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Pellet guns giving police officers fits

March 22, 2006|by JENNIFER FITCH

WAYNESBORO, Pa. - "Which one is real?" Sgt. Mike Bock asked, waving his hand over a pair of guns on his desk in the Waynesboro Police Department headquarters.

Both were black and similar in size. One had silver accents. The other had chunky, metal components and a removable clip.

"Trick question," Bock said. "Neither."

Both were pellet guns that had been confiscated from people who used them for intimidation after hiding the elements that distinguish them from firearms, Bock said.

A cabinet just feet from Bock's desk housed even more of these modified pellet guns, which are legal for people 18 and older to carry in public, but police caution could come with deadly consequences.

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In one recent traffic stop in Waynesboro, the driver opened the glove box and revealed a gun. The driver didn't listen to officers' warnings to move away from the weapon, which officers later discovered was a modified pellet gun, Bock said.

Police pulled the driver out of the vehicle by his head.

"We commended the guys for not shooting (him)," Bock said.

He estimated the police department had six incidents since Jan. 1 in which officers confiscated pellet guns that had been modified to resemble firearms.

That typically means using paint, or even black marker, to conceal the colored barrels of pellet guns.

"They're supposed to have red tape on the end or red coloring or orange tips," Pennsylvania State Police Trooper Ed Asbury said.

While Pennsylvania doesn't have a law prohibiting an adult from carrying a pellet gun in public, a bill working its way through the state legislature would make it illegal to alter any "permanent distinctive feature, marking, coloration or device intended to distinguish an air rifle from a firearm."

The modification of pellet guns has been an ongoing issue for police.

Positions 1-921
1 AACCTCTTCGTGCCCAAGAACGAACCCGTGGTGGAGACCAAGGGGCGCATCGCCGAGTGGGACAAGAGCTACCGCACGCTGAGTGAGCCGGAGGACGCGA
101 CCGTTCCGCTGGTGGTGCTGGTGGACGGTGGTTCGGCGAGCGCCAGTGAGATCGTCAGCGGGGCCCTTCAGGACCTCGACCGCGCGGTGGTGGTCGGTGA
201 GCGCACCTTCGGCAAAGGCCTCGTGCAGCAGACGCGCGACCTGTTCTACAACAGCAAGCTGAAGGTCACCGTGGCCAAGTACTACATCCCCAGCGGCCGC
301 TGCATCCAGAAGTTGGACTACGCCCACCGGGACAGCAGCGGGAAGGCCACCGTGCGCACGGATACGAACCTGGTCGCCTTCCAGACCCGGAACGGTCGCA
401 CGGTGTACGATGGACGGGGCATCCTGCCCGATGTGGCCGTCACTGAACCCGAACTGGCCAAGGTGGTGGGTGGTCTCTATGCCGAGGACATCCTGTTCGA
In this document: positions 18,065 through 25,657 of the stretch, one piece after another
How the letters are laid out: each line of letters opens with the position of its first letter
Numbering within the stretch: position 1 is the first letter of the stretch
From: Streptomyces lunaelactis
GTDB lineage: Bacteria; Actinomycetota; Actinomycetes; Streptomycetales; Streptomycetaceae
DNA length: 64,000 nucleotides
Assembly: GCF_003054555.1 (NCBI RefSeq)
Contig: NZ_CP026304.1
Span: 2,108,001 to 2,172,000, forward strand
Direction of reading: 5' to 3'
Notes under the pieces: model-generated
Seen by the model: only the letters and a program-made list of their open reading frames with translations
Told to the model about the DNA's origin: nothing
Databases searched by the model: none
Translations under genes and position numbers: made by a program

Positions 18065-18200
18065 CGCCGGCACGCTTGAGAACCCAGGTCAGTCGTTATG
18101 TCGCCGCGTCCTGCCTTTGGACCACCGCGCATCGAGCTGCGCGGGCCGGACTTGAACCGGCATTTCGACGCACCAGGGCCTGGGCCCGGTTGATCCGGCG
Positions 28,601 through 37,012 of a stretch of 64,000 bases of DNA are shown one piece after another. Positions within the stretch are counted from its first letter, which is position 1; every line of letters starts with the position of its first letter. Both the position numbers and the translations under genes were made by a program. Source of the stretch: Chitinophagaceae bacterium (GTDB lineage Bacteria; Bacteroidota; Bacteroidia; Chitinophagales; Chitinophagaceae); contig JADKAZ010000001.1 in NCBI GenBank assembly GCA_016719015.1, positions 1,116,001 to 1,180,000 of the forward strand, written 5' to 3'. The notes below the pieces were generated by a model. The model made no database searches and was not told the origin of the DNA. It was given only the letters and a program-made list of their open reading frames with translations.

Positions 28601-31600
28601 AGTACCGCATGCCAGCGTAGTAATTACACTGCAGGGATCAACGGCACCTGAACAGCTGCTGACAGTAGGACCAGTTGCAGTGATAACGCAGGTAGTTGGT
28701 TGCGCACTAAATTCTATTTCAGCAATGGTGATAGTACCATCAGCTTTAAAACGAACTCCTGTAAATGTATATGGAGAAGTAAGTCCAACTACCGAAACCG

"It's not a newfound problem, but it gets more ridiculous," Bock said.

"The replicas are that much better now," Asbury said. "They are unreal."

He said eight to 10 years ago, state police fatally shot a man who used a pellet gun for intimidation while raping a woman at the Comfort Inn in Chambersburg. Officers had encountered the man on the business' stairs and told him to drop the weapon, which he refused to do.

The Chambersburg Police Department has investigated armed robberies where the weapon turned out to be a pellet gun, Detective Will Frisby said.

"Sometimes we do get those used in crimes," he said. "Some wind up in schools."

On Jan. 13, a 13 year-old threatened fellow students using a pellet gun at a suburban Orlando, Fla., middle school. A SWAT team member shot the boy, who pointed the pellet gun at officers.

Police in Franklin County said many of the people carrying modified pellet guns are juveniles or young adults who often develop the attitude of "Hey, what's the problem? It's not real."

"I don't think they really understand the potential consequences of it," Washington Township Police Chief Barry Keller said.

Early in March, the Washington Township Police Department received a call about someone in a vehicle pointing a gun at passing vehicles. The person was "tracking" the other vehicles - following them with the weapon.

The incident spawned a police chase.

"If this kid would have pointed it at (an officer), he probably would have shot him," Keller said.

Police are within their rights to shoot "when officers think they're defending themselves or somebody else," Keller said.

Bock said young people might think they look tough while carrying modified pellet guns. However, acting tough around someone with a firearm could get them into a fatal altercation, he said.

He said a pellet gun was used in a Waynesboro robbery. Also, two young people recently were found in Kmart with pellet guns tucked into their waistbands.

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